'Pedals 4 Peanuts' rounds out holidays with bikes for underprivileged children
Remember the freedom of owning a bike as a child? This 19th century device often provides kids with a fun and healthy way to get around their neighborhoods and small towns.
“At the end of the day, it’s something everybody relates to,” said Daniel Island resident Dennis Schimpf. “They remember having a bike, no matter how grown up they are.”
His non-profit Pedals 4 Peanuts tries to put bikes in the hands of underprivileged children whose families may not be able to afford the expenditure. They do this by hosting a day of construction every year around the holiday season to build bicycles, then deliver them to the community. And thanks to a continued collaboration with Boeing and new support from Toys for Tots, Pedals 4 Peanuts is gaining the ability to reach more people.
Schimpf, a plastic surgeon who owns Daniel Island’s Sweetgrass Plastic Surgery, dreamed up the idea for Pedals 4 Peanuts with one of his children.
“My oldest daughter, Abigail, and I were shopping and looking at bikes for some of the younger kids in our family, and it just kind of came to us—the idea of giving away bikes,” he said.
The day of manufacturing Christmas presents began as a family affair, with Schimpf and his kids putting the bikes together.
“We started five years ago, giving them to schools. We knew some teachers,” said Schimpf. “We asked the teachers to see if kids in their class needed bikes and started out that way.”
From there, Pedals 4 Peanuts expanded to include the North Charleston Police Department and the Charleston Police Department.
“Last year, we gave a few hundred bikes,” Schimpf said. “The [North Charleston PD] officers were there in uniform and gave them out to the kids, and so the first interaction for those kids with a police officer was a positive one, and hopefully builds good will in the community.”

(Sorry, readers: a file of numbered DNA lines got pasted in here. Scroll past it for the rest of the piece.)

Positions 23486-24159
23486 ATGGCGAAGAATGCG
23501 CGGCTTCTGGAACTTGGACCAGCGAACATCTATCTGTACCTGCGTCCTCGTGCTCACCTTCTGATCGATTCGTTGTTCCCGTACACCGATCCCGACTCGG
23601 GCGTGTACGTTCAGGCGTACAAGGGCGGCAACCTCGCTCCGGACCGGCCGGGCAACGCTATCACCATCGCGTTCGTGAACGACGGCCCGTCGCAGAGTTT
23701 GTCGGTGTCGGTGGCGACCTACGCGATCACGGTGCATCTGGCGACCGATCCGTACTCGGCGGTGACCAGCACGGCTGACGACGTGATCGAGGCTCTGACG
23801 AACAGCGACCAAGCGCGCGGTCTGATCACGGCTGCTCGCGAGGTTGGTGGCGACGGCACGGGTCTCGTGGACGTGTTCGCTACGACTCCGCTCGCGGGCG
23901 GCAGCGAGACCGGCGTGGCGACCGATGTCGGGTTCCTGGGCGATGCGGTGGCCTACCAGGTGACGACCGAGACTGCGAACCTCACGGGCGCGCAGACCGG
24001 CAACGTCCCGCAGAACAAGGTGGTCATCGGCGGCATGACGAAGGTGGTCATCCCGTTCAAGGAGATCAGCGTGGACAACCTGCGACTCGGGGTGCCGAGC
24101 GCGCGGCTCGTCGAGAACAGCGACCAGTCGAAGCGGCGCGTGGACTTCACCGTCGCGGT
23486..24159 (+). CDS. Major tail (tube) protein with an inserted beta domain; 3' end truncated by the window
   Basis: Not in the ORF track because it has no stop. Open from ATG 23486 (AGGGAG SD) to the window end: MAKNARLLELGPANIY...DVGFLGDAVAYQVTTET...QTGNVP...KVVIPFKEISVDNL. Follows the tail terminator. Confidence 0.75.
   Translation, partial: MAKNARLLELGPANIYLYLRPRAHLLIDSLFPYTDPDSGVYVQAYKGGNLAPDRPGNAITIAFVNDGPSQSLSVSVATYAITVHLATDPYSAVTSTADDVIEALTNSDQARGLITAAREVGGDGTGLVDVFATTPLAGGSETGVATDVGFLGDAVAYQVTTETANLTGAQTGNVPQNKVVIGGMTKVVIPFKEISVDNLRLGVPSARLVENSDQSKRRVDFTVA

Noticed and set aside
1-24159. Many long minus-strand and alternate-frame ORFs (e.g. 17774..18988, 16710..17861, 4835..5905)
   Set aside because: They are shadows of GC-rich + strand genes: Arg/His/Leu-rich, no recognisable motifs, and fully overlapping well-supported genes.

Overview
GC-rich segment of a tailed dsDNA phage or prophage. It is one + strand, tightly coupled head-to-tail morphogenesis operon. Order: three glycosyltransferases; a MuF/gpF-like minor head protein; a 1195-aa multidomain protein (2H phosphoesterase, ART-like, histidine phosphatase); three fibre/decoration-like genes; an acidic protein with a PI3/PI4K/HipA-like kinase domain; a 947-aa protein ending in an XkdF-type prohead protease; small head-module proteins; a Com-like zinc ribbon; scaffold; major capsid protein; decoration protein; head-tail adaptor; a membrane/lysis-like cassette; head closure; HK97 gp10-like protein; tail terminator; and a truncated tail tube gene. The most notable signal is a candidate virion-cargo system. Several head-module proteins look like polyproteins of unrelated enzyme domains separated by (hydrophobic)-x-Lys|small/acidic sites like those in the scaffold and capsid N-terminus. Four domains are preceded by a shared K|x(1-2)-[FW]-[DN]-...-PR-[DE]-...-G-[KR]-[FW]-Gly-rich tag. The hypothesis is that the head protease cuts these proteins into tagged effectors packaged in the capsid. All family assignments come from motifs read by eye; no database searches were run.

The trend for the non-profit to add other organizations to the mix continued when Boeing became involved with the bike construction days. In 2018, the industry giant aided Pedals 4 Peanuts in the manufacturing of approximately 400 bikes.
“This is our second year running this operation,” said Boeing Engineer Paul Werntges. “We always wanted to get Boeing involved to see if we could bring these bike-build events up to some giant, huge scale.”
“When we first started, it didn’t occur to me that they would set it up like an assembly line, but of course that was their first thought,” added Schimpf. “They definitely go above and beyond in terms of detail and planning.”
The day of construction functioned like a machine. Volunteers, first responders, and members of the armed forces packed tightly into a Boeing-owned building that was still under construction. Each individual worked a different task, and like the bikes, contributed to a sum that was greater than the individual parts.
A large part of the lobby was stuffed with boxes branded with the Huffy logo. Some were moving and unpacking those containers, while a large group stood at roughly a dozen tables where the construction began. Once all the parts were put in the right places and bikes were ride-ready, they were rolled into the building’s entryway.
In years prior, bikes were given to various places, such as schools, community centers, and even residential doorsteps, and in 2018 the majority of the two-wheeled transports will go to Toys for Tots.
“It’s taken us five years to get to this level, to be an approved charity of Boeing,” said Schimpf. “Being involved with organizations like Toys for Tots and Boeing, and the name recognition, hopefully will help us be able to get more bikes to more children.”
But, even with the increased production and larger organizations contributing, Pedals 4 Peanuts still tries to remain a help to the local community. This year, the non-profit will keep about 100 bikes to distribute through Tri-County Ministry and smaller individual foundations, according to Schimpf.
“We get requests directly from family members or friends of families who know the family is in need, and try to provide individual or smaller numbers of bikes to those folks,” he said.
For more information on the charity, visit http://pedals4peanuts.com.